Electronics > Microcontrollers

MISRA C & OpenSource

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newbrain:
So, just for kicks, I compiled cppcheck and tested OP's code.

I get a violation for 8.4 (note that I don't have a file with the rules' text):  maybe we have different versions, I simply compiled the latest master branch.

If the function is declared as static in the prototype, the check gives a clean result - though the actual violated rule should have been 8.7:

--- Quote --- Functions and objects should not be defined with external linkage if they are referenced in only one translation unit
--- End quote ---

"cppcheck --addon misra main.c" of course reports the out of bound access to p[].

While we use cppcheck (and other tools) at work, we do not use the MISRA addon, so I cannot say how reliable it is.

SiliconWizard:

--- Quote from: newbrain on October 14, 2021, 05:28:41 pm ---
--- Quote from: nctnico on October 14, 2021, 05:18:43 pm ---But the OP is putting code through a syntax checking tool with a specific rule set so all bets are off... If someone uses case(1) in code I start to doubt that person's coding skills.

--- End quote ---
I also would not write that way (when using a simple literal) but it's not wrong.
Still, none of the diagnostics was referring to the switch statement - one was for main and one for the other function.  :-//

--- End quote ---

I do not get the diagnostic here either. Can't see what's wrong. But I suspect the problem is with the misra check semir-t is using here. As I said, MISRA-C support is not complete at this point in Cppcheck. And, I don't know what version they are using either...

Digging a bit deeper, it looks like MISRA-C support is not just incomplete in Cppcheck, but it doesn't give you exact messages either, apparently for licensing reasons if I got it right, but I dunno.
Not sure where semir-t got the rules file 'MISRA_C_2012.txt' from. It doesn't seem to be directly provided by Cppcheck. It does have a MISRA-C addon though, but won't give you detailed messages without this file.

Anyway... Running the latest Cppcheck this way on this piece of code:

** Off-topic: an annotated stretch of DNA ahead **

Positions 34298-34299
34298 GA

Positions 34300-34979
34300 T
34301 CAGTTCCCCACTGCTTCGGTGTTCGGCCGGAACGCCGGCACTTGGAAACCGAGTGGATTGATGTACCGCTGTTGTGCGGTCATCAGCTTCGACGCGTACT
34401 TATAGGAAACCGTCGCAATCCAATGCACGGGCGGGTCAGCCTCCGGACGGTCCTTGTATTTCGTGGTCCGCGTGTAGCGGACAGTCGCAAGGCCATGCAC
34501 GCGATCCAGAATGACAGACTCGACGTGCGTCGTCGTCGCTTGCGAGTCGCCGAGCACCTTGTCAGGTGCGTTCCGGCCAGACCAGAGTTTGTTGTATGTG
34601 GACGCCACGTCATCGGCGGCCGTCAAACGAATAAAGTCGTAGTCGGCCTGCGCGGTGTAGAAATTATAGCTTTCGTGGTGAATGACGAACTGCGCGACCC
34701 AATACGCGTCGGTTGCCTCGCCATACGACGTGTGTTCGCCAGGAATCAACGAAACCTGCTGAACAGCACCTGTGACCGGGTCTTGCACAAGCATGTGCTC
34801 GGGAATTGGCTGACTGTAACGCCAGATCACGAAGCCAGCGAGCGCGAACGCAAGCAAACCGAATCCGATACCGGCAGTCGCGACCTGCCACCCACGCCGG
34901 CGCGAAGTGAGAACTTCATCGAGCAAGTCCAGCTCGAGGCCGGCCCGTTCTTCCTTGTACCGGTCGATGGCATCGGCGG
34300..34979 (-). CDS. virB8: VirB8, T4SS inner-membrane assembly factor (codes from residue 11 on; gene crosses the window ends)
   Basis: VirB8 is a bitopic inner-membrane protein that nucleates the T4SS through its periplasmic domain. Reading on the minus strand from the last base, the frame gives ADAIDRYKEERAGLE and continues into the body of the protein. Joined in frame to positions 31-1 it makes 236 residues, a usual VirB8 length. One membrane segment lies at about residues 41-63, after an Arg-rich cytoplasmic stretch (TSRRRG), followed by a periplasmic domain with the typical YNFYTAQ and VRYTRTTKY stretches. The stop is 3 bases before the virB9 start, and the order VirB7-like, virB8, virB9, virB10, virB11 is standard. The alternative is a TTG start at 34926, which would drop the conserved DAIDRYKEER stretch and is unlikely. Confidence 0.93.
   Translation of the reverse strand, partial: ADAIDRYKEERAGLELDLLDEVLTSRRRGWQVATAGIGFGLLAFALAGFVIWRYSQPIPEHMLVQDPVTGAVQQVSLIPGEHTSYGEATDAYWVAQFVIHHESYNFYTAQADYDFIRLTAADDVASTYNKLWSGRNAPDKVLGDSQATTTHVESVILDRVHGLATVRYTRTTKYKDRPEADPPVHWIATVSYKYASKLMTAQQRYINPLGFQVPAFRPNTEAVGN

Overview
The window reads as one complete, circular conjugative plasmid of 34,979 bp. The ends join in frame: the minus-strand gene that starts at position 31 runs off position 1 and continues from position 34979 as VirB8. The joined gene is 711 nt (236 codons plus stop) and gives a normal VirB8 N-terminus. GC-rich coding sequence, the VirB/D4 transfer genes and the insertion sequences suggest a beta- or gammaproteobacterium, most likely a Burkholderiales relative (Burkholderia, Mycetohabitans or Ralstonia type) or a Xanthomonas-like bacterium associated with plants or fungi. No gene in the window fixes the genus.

--- Code: ---cppcheck --addon=misra misrac1.c
--- End code ---
Gives the following - which is not the same...

--- Code: ---misrac1.c:14:4: error: Array 'p[10]' accessed at index 100, which is out of bounds. [arrayIndexOutOfBounds]
  p[100] = 5;
   ^
misrac1.c:4:5: style: misra violation (use --rule-texts=<file> to get proper output) [misra-c2012-8.4]
int getValue (int p);
    ^

--- End code ---

Yes, invoking cppcheck directly instead of the python script misra.py - which will be or is already deprecated - will give you other checks apart from MISRA-C rules. And it does spot an out-of-bounds access.
And the only violated MISRA-C rule it finds is different: 8.4. But I still don't understand it here.

Point is: MISRA-C in Cppcheck is probably rather buggy. You may want to contact the author. Unfortunately, they host the project on Sourceforge, which makes collaborating and raising issues a lot less convenient than with, say, github...

SiliconWizard:

--- Quote from: newbrain on October 14, 2021, 06:23:47 pm ---So, just for kicks, I compiled cppcheck and tested OP's code.

I get a violation for 8.4 (note that I don't have a file with the rules' text):  maybe we have different versions, I simply compiled the latest master branch.

If the function is declared as static in the prototype, the check gives a clean result - though the actual violated rule should have been 8.7:

--- Quote --- Functions and objects should not be defined with external linkage if they are referenced in only one translation unit
--- End quote ---

"cppcheck --addon misra main.c" of course reports the out of bound access to p[].

While we use cppcheck (and other tools) at work, we do not use the MISRA addon, so I cannot say how reliable it is.

--- End quote ---

Dang, you did the exact same thing as I did, as I was writing my previous post! :D

newbrain:

--- Quote from: SiliconWizard on October 14, 2021, 06:54:24 pm ---Dang, you did the exact same thing as I did, as I was writing my previous post! :D

--- End quote ---
:-DD great minds waste their time alike!


--- Quote from: SiliconWizard on October 14, 2021, 06:53:13 pm --- it doesn't give you exact messages either, apparently for licensing reasons if I got it right, but I dunno.
Not sure where semir-t got the rules file 'MISRA_C_2012.txt' from. It doesn't seem to be directly provided by Cppcheck. It does have a MISRA-C addon though, but won't give you detailed messages without this file.

--- End quote ---
Yes, the official position of MISRA is that a tool (open source or not) can just use the rule numbers, as the text is copyrighted and needs licensing (the standard is quite cheap, as standards go: 15£) the do not endorse any specific tool, and they suggest to do exactly what cppcheck is doing to be in the clean.

SiliconWizard:

--- Quote from: newbrain on October 14, 2021, 07:13:57 pm ---
--- Quote from: SiliconWizard on October 14, 2021, 06:54:24 pm ---Dang, you did the exact same thing as I did, as I was writing my previous post! :D

--- End quote ---
:-DD great minds waste their time alike!

--- End quote ---

Ahah yeah. But it's not a complete waste of time, as I too use Cppcheck - just not with MISRA-C rules - and routinely recommend it. At least we now know where it stands regarding MISRA-C. And it doesn't look that good so far. Point is, people having to comply with MISRA-C are likely to work in environments that will hardly tolerate false positives, as they often rely on automated systems that won't tolerate any rule violation.

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